Grand Canyon National Park Animals

There are approximately 355 bird, 89 mammal, 47 reptile, 9 amphibian, 17 fish (including five native species), and thousands of aquatic and terrestrial invertebrate species in the park.

Grand Canyon National Park spans nearly 8,000 ft. in elevation, from the Mohave desertscrub regions along the Colorado River in the park's western end to the Kaibab Plateau's subalpine conifer forests on the North Rim. As a result, three broad wildlife habitats exist: the Colorado River corridor and inner canyon riparian areas (Riparian), inner canyon desert uplands (Desert Scrub), and the coniferous forests (Coniferous Forest). The individual animal species found in each of these habitats are discussed under their specific animal subcategory.

Approaching, feeding, hunting or removing wildlife from the park is against the law. A current state fishing license is required to catch fish. Special artificial lure regulations and bag limits apply to various stretches of the Colorado River.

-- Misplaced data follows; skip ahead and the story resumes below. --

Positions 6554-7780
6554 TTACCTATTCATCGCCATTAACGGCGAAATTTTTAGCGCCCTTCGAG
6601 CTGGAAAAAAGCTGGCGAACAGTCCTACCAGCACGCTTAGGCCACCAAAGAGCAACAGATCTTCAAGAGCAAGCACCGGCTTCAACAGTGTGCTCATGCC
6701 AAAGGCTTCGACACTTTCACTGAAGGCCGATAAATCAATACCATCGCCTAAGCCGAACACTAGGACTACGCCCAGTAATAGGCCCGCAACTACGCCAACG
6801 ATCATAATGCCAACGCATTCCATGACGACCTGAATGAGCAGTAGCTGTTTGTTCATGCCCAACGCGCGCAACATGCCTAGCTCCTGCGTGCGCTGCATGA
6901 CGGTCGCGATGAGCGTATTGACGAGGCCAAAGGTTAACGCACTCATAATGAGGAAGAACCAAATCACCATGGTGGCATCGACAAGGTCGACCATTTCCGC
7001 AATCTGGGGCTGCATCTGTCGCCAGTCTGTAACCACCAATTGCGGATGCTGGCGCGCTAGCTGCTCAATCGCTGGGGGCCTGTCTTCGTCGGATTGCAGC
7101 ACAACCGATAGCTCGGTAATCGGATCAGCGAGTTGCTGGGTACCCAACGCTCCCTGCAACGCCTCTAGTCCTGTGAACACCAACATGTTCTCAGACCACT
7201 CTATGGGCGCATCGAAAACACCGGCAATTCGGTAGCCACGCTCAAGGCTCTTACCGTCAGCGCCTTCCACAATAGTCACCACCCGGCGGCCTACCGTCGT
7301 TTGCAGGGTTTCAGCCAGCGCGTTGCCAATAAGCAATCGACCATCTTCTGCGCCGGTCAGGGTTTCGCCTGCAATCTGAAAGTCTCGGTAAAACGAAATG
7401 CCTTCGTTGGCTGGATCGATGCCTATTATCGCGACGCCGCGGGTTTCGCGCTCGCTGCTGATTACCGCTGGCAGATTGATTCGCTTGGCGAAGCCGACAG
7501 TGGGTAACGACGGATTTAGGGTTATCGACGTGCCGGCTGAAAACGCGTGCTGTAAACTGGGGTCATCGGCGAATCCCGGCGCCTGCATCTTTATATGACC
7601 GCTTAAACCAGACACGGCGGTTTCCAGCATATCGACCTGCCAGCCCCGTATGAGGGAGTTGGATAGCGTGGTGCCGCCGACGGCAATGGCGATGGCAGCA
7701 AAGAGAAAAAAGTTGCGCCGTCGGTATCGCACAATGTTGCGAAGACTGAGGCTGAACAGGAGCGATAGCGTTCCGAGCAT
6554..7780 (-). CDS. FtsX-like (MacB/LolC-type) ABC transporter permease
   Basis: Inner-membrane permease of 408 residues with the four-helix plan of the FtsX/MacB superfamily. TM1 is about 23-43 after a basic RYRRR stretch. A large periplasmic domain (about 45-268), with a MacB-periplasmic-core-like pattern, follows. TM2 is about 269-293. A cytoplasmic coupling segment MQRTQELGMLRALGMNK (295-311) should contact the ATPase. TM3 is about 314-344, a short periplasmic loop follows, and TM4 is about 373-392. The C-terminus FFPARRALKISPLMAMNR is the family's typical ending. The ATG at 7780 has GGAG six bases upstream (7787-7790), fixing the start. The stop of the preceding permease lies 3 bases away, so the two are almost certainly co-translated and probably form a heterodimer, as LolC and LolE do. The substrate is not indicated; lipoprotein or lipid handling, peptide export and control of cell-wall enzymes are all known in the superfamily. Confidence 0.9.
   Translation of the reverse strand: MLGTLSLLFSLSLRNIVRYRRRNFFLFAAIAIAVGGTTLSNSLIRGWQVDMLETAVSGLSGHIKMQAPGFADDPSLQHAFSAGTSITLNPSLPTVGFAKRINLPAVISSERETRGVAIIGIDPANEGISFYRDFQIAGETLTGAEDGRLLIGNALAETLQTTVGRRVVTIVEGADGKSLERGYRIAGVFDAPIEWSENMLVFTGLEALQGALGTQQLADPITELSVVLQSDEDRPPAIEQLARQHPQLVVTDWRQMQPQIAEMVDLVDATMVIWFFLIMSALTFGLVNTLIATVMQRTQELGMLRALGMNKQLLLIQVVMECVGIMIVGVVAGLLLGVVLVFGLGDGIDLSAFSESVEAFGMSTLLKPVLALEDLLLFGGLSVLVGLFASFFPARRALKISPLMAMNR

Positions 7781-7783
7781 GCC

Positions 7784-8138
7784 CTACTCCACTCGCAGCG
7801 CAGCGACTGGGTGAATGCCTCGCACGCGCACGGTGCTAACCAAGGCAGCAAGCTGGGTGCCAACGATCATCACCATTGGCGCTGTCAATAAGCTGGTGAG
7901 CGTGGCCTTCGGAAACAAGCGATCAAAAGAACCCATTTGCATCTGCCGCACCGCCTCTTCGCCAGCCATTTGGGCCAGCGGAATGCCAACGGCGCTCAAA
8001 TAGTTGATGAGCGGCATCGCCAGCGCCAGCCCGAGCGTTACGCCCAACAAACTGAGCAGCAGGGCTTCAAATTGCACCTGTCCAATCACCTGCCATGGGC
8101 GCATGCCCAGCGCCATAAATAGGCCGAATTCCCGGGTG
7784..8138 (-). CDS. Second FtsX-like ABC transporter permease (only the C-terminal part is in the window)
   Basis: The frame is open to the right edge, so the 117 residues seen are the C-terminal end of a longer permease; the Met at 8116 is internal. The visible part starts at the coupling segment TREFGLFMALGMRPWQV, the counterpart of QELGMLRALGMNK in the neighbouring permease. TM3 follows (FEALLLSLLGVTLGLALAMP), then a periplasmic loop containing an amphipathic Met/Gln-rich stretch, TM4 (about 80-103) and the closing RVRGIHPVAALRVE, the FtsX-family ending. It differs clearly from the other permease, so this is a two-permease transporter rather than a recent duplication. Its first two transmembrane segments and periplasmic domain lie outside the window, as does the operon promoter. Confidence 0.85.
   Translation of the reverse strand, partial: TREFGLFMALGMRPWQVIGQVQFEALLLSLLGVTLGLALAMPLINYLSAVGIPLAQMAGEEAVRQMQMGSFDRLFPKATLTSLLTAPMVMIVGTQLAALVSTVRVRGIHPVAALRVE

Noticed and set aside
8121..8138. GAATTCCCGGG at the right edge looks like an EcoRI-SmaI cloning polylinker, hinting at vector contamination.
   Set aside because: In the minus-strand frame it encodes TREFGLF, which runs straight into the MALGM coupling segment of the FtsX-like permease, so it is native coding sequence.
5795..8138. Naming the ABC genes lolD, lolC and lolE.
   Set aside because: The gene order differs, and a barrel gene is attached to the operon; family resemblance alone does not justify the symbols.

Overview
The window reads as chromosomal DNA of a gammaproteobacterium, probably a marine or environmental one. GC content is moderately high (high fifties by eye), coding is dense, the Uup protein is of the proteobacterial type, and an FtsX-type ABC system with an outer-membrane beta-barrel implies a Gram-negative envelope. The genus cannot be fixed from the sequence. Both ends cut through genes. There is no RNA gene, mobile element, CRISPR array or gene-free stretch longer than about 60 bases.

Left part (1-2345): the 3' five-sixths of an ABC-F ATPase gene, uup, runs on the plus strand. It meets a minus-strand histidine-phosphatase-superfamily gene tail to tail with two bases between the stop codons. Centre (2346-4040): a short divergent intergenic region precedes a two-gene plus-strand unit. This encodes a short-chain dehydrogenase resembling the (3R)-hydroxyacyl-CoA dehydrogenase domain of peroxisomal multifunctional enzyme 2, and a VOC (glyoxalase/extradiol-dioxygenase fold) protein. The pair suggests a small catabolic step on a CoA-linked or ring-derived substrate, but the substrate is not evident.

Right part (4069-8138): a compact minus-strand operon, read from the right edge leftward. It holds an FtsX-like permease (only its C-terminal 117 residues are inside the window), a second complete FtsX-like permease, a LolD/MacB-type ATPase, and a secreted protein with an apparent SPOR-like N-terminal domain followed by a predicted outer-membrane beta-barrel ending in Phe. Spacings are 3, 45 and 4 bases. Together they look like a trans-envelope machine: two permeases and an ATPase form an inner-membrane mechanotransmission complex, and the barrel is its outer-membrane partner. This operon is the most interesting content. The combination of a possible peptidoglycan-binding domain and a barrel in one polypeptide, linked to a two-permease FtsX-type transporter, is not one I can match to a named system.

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Rising above a scene rich with extraordinary wildlife, pristine lakes, and alpine terrain, the Teton Range stands monument to the people who fought to protect it. These are mountains of the imagination. Mountains that led to the creation of Grand Teton National Park where you can explore over two hundred miles of trails, float the Snake River or enjoy the serenity of this remarkable place.
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The pika is a close relative of the rabbits and hares, with two upper incisors on each side of the jaw, one behind the other. Being rock-gray in color, pikas are seldom seen until their shrill, metallic call reveals their presence.
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